Oh, my two favorite ex-beauty queens are back in the news.

Carrie Prejean is still working the conservative martyr angle, which is pretty neat to watch. I mean, when you've confessed to distributing child pornography but think that the world still wants to hear your inspiring story of the traditional values that were instilled in you, it's a transcendent moment of hubris that comes along so rarely even in our modern lifestyles. Sit down before you read this or you might fall down.

"There is an extreme double standard that conservative women are under attack for whatever it is," Prejean told Vieira. "If Sean Hannity went out there and said some of the things that Keith Olbermann has said about me, if he says anything about [Sonia] Sotomayor, Michelle Obama, he would be off the air. Why is there this double standard? That's the reason why I wrote this book."

Take a moment, there's a lot there to soak in. The only reason that Sonia Sotomayor and Michelle Obama's underage sex tapes aren't released to the public is because Hannity is too scared to release them. Everybody does it, but she's the only one paying the price for it. There is no recognition that Sotomayor and Obama are strong women who really could be your models of how you take responsibility for the regrettable things that they have said and the mistakes they have made in their lives (and they both obviously have said regrettable things).

And and and you won't believe!!! Sarah Palin is coming to my small town to shill her own book next week. She's trying to stay away from the big cities with their nationally televised shows that ask the mean questions, and being shepherded by fools like she is, she must have been informed that Rochester is a part of Real America. Tee hee, I can't wait to see the look on her face when she finds out that we're mostly a suburb of Toronto. (Actually, my theory is that she's here to hit up Tom Golisano for a few megabucks.) I'd like to go, but it's sure going to be a madhouse.
I've been unsettled at this whole David Letterman story. On the simple side of the ledger, Letterman is a crap boss who plays sexual politics at work and is now getting a bump in the ratings (and increased advertising revenue, presumably) because rubberneckers want to stare and point at him apologizing and joking about it. I don't know what it will take to make America stop caring about his ego, but I wish we'd hurry up and find it.

The unsettled part is that the guy who blew the whistle is looking at fifteen years in prison because he attempted to negotiate an out-of-court settlement for potential civil damages that had been done against him. Admittedly, that's a very charitable assessment, but he could have planned to sue for the civil damages because his girlfriend was directly affected by Letterman's adultery and workplace sexual harassment, and it makes sense that it surely would have been worth more to Letterman to settle those charges before a public lawsuit was announced. Except I got around to looking it up this morning, and that's actually the definition of extortion.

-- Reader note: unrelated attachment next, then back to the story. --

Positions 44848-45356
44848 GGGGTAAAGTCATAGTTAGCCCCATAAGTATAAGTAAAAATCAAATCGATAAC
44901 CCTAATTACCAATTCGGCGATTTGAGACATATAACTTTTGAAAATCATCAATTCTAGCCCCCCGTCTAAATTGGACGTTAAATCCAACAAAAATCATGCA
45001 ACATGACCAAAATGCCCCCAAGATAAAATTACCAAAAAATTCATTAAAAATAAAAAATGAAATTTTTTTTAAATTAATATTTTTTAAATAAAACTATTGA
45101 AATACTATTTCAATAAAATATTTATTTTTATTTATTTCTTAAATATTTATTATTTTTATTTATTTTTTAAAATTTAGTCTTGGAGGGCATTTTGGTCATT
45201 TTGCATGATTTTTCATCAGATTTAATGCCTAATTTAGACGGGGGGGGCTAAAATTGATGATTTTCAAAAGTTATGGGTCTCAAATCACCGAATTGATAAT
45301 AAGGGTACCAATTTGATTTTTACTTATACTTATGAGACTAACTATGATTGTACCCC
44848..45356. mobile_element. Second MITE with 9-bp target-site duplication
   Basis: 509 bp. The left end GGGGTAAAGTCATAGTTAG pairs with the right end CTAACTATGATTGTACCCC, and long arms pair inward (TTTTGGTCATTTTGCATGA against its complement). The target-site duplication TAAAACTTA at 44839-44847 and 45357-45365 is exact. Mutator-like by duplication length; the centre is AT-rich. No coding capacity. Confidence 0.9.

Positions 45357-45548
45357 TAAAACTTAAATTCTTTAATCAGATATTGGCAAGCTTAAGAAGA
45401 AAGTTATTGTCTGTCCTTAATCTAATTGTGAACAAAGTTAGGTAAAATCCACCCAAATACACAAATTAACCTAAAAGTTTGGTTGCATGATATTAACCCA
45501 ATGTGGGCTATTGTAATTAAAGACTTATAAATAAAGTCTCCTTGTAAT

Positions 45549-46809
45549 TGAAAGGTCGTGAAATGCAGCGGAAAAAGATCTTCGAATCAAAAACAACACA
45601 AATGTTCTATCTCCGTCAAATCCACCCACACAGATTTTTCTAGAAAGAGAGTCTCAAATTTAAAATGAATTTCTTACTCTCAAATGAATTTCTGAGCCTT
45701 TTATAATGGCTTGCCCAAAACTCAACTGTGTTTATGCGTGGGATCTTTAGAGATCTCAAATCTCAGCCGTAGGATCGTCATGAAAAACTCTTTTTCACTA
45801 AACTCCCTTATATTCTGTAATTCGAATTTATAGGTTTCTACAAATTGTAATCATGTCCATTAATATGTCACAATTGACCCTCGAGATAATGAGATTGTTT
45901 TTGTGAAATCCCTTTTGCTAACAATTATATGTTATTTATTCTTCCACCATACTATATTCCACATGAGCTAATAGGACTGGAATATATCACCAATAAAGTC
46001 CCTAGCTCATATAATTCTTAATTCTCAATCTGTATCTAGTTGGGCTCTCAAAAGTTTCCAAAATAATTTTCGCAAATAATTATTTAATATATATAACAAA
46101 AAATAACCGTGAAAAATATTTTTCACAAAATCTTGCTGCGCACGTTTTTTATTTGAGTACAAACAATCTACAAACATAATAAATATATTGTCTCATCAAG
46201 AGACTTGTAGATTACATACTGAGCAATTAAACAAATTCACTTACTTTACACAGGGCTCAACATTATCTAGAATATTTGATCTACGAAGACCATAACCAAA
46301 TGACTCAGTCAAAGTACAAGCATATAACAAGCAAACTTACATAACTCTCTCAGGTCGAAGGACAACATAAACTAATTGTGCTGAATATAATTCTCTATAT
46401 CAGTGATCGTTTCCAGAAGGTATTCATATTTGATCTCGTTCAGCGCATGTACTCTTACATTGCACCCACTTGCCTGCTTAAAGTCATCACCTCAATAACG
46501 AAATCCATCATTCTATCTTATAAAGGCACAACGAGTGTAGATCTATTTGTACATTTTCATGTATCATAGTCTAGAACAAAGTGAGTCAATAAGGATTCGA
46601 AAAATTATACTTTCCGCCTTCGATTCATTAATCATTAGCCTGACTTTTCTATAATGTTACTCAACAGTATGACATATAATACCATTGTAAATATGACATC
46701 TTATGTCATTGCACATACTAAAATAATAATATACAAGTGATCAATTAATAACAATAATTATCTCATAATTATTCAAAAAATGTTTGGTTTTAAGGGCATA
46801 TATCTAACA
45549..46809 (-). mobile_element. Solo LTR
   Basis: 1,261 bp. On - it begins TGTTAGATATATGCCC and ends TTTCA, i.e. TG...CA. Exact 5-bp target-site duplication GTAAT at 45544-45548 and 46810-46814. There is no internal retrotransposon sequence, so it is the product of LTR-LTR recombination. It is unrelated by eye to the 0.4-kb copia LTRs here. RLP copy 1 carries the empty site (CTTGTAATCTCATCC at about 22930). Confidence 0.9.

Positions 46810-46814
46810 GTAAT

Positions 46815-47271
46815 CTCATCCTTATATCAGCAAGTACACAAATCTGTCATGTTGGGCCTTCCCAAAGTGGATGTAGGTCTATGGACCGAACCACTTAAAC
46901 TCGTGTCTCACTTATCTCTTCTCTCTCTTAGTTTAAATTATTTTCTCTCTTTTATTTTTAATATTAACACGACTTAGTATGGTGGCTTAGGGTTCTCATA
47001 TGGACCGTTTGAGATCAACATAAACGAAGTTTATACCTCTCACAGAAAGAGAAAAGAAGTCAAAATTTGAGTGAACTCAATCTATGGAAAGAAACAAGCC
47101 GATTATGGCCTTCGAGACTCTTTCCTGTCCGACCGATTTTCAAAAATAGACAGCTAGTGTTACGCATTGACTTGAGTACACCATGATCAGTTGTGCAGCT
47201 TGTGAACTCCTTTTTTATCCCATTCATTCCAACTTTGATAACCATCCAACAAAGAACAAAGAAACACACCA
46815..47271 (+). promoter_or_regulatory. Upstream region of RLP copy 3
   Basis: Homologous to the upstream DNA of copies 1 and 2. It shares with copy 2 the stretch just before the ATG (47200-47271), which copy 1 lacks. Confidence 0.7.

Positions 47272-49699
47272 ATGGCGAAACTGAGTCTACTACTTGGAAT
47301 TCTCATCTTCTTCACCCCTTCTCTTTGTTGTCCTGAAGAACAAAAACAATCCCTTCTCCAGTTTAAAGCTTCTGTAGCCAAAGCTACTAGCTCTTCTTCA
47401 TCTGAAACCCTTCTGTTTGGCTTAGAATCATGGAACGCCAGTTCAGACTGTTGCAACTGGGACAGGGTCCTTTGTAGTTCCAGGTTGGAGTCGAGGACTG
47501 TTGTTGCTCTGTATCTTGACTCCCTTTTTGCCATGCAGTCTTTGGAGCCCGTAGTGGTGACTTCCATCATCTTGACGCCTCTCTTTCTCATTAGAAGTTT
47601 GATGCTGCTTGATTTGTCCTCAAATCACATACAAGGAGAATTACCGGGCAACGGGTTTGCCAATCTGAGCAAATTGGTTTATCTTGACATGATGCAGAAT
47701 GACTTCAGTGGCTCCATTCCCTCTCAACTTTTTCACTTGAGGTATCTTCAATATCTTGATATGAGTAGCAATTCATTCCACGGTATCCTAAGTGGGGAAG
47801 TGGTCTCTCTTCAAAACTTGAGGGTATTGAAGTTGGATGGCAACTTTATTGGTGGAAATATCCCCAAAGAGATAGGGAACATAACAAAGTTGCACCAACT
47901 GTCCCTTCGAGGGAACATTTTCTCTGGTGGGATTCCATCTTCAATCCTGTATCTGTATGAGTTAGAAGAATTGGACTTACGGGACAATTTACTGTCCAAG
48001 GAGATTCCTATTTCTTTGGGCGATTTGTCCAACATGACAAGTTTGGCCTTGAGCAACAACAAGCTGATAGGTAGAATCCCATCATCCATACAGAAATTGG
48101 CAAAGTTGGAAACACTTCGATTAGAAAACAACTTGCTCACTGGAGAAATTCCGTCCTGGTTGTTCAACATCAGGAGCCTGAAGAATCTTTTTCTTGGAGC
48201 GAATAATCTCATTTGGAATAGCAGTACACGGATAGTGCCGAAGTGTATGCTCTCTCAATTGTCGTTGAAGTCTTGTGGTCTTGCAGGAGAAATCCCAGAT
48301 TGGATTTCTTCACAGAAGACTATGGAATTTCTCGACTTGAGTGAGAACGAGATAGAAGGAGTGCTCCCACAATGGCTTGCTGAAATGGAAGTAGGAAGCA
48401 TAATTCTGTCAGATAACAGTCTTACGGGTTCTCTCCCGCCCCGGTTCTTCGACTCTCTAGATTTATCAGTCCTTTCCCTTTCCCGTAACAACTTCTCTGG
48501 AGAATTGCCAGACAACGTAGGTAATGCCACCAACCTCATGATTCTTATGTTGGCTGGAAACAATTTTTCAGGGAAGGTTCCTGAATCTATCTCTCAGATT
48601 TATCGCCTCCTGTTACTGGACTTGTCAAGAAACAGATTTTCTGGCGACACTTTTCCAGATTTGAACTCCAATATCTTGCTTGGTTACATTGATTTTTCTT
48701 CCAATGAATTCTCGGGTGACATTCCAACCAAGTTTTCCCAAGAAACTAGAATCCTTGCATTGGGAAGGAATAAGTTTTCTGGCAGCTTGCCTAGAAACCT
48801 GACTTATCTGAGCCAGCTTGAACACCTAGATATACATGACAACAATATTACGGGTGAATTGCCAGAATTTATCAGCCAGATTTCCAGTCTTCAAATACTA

It is against the law to threaten to sue someone if they don't take some mitigating action (evidently not just money and property, but also providing services).

Did you know that? I sure as hell didn't. All those times that some Usenet troll would harangue about how their lawyer was drafting motions yadda yadda yadda, it was waving a smoking gun around the place. It's a shame none of us were David Letterman, or we could have called our local District Attorney and had taxpayer money spent to fight our battles. This is a golden illustration of why a strongly progressive tax system is rational; rich people get more public services than the rest of us and therefore they should pay a premium for the premium treatment.
A few points on Roman Polanski.

- "There's the notion of art for art's sake, a certain leeway that's always allowed to the creative artist. In the 19th century it was elevated into an ideology. It's true we have a rather different vision of artistic licence [sic] – and, come to that, of licence in love." If this is an attitude in which the United States wishes to differ from France, then it is a facet in which I am proud to be an American, and I encourage my French bretheren to step back from their foolishness in the same spirit that I receive their alarm when we are blind. We have not arrived at this point in a particularly graceful manner, but I am glad that football MVPs and hit singers and actors and priests have started to pay the penalty for their crimes just as ordinary citizens do. We should be further along, but I would rather be here than where we were thirty or even five years ago.